1. Readily available throughout the United States
2. Easily worked with as a framing material
3. Experienced, licensed framers are familiar with wood
4. Experienced framers have all the tools for the trade
5. Most building departments and inspectors are familiar with the stick
assembly of homes
6. All licensed architects are very familiar with wood as a framing material
7. Wood is a good insulator in conjunctions with the proper insulation
8. Wood is a recyclable material
9. Recycling of wood waste is becoming mandatory by the governmental
jurisdiction in which the site is located
1. The new code, C.B.C. 2007, puts new restrictions on the use of stick frame
and heavy lumber
2. Large stick members and beams are heavy and may need mechanical
equipment to place
3. Other trades may have to drill through stick framing members
4. Wood does absorb moisture
5. Wood is becoming more expensive
6. Wood does put a burden on the forests
7. Wood is becoming a scarcer material
Â· Stick framing uses lumber for members
Â· Still readily available throughout the United States
Â· Easy to work with
Â· Experienced, licensed framers are familiar with the material
Â· Experienced framers have all the tools the material requires
Â· Most building inspectors are familiar with the stick assembly of homes
Â· All licensed architects are very familiar with stick framing
Â· Wood is a good insulator in conjunction with the proper insulation
Â· Wood is a recyclable material
Â· Recycling of wood waste is becoming mandatory by the governmental
jurisdiction in which the site is located
Â· The new code, C.B.C. 2007, does put new restrictions on the use of wood for
Â· Wood is cumbersome and heavy
Â· Electric, plumbing, and heating and ventilating contractors have to drill
through framing walls
Â· Wood does absorb moisture
Â· Wood is becoming more expensive
Â· Wood does put a burden on our forests
Â· Wood is becoming a scarcer material
Next Week: Pros and Cons of Wood (Stick) Framing for Commercial Projects
TDC programs work well only when the residents of a designated Receiver Site are willing to accept the change in density in their area or neighborhood. That also typifies the democratic process. Otherwise, the process is a change in zoning made without the residentsâ€™ acquiescence.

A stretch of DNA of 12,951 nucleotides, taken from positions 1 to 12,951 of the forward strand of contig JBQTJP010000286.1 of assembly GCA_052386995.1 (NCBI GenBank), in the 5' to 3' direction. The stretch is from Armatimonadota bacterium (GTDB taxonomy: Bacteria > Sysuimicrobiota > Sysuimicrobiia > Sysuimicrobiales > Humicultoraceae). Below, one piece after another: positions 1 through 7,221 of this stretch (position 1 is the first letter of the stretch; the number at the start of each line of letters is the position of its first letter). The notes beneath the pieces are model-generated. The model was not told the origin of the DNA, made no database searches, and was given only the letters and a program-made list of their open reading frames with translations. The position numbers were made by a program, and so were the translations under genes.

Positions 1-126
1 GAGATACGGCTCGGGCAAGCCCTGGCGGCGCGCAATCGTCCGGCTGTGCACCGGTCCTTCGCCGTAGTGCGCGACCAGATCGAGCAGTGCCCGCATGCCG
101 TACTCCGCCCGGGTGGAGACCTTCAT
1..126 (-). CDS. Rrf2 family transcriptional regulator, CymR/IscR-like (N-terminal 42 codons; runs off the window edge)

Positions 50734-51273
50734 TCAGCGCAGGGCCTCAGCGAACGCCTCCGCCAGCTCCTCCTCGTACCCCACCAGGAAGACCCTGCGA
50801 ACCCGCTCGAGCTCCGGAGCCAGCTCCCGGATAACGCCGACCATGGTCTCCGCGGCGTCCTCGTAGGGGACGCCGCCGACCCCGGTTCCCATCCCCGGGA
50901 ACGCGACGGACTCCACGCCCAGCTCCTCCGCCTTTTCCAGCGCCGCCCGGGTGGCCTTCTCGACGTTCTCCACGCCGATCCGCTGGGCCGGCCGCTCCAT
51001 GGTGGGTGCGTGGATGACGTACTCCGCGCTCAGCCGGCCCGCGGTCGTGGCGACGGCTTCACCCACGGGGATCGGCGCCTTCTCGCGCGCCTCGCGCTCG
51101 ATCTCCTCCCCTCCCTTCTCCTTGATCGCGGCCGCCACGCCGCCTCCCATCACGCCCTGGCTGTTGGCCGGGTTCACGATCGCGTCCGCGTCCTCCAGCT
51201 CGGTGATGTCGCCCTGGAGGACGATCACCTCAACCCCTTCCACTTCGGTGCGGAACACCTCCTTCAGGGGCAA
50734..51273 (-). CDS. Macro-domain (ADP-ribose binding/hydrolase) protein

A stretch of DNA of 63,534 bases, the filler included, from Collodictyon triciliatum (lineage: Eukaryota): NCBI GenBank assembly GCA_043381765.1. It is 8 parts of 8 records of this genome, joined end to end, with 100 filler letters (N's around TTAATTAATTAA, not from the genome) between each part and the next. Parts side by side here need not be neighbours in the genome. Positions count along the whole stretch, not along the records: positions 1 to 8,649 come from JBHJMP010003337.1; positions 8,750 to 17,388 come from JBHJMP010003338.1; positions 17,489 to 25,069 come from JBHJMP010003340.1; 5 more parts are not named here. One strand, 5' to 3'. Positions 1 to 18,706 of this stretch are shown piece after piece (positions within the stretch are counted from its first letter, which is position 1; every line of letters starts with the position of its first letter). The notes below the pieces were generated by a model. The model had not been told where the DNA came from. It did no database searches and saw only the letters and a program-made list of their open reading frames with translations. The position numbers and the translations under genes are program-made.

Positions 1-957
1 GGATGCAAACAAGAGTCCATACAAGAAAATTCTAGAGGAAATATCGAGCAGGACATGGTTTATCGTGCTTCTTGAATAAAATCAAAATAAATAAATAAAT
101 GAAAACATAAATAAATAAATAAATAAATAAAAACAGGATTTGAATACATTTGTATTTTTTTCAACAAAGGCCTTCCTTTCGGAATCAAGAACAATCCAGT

Even though the adopted TDC program of San Luis Obispo County specifically states: â€œSupport of the Community,â€ is necessary, violations of this Section persist.
Case in point: most recently, an area south of Atascadero was under consideration. Through an ad hoc committee, written surveys were sent to the property owners involved. More than 70 per cent responded, stating they wanted out of the TDC program; they wanted no community change.
The area has many problems for a greater population: substandard roads (unable to meet requirements of the greater traffic engendered); water shortages; drainage problems; need for septic systems and leach fields in spite of soils inadequacies; no natural gas available for new homes (propane or electric only); no city water (many on wells).
Still, the County Supervisors voted to make a significant modification to the zoning, from 2-1/2 acres to 2 acres. If everyone who could split his property did so, it would result in almost 100 new homes. Each of the Supervisors who voted for this change â€“ against the advice of the Planning Commission – lives about 20 miles from the Receiver Site, and apparently not one of them had toured the area to see how it would be changed.
As a result, a community of acreages will undergo gradual change and greater impaction upon services and resources.
So, the question is: Is the TDC an effective vehicle to use existing land as an efficient environmental development tool?
Yes and No. Yes, if the involved area owners are in support of the process, and resources and services can support the increased density. Otherwise, the answer is an emphatic No.
Lately, TDCs (Transfer Development Credits) have been in the news in our area. TDCs were devised to allow local ranchers or farmers to keep their acreage untouched, if they have property they could develop. Instead, they may take those lots and arrange to transfer the development rights to a so-called Transfer Site, through sales to developers.
Transfer Sites are areas where the County decides more development can theoretically be built without destroying the character and atmosphere of a neighborhood. The rancher/farmer sells his credits to a developer, realizing a profit from his land, and the developer then obtains the right to split a property within the Transfer Site area and build on the lots thus created.
Next Week: Who Wins, Who Loses?
Before concrete is poured for any Project, a Building Inspector will visit the site to check the job. You should prepare for the following:
1. Have a signed Soils Report ready for him to read;
2. Any saturation of the soil in that Report will be checked;
3. He will check a stamped, approved set of drawings, which should always be ready
and accessible to all inspectors;
4. He will check the foundation plan against what is laid out in the foundation
a. Depth of footings and plate
b. Anchor bolt spacing
c. Holdown hardware
d. Shearwall lengths and placement
e. Slab steel and spacing
f. Steel slab concrete chocks to raise re-bar, for concrete to fully engulf
5. If any of the above is not to his satisfaction, he will leave a correction sheet
with items he feel must be corrected;
6. Usually, a telephone number is on the correction sheet, to call for re-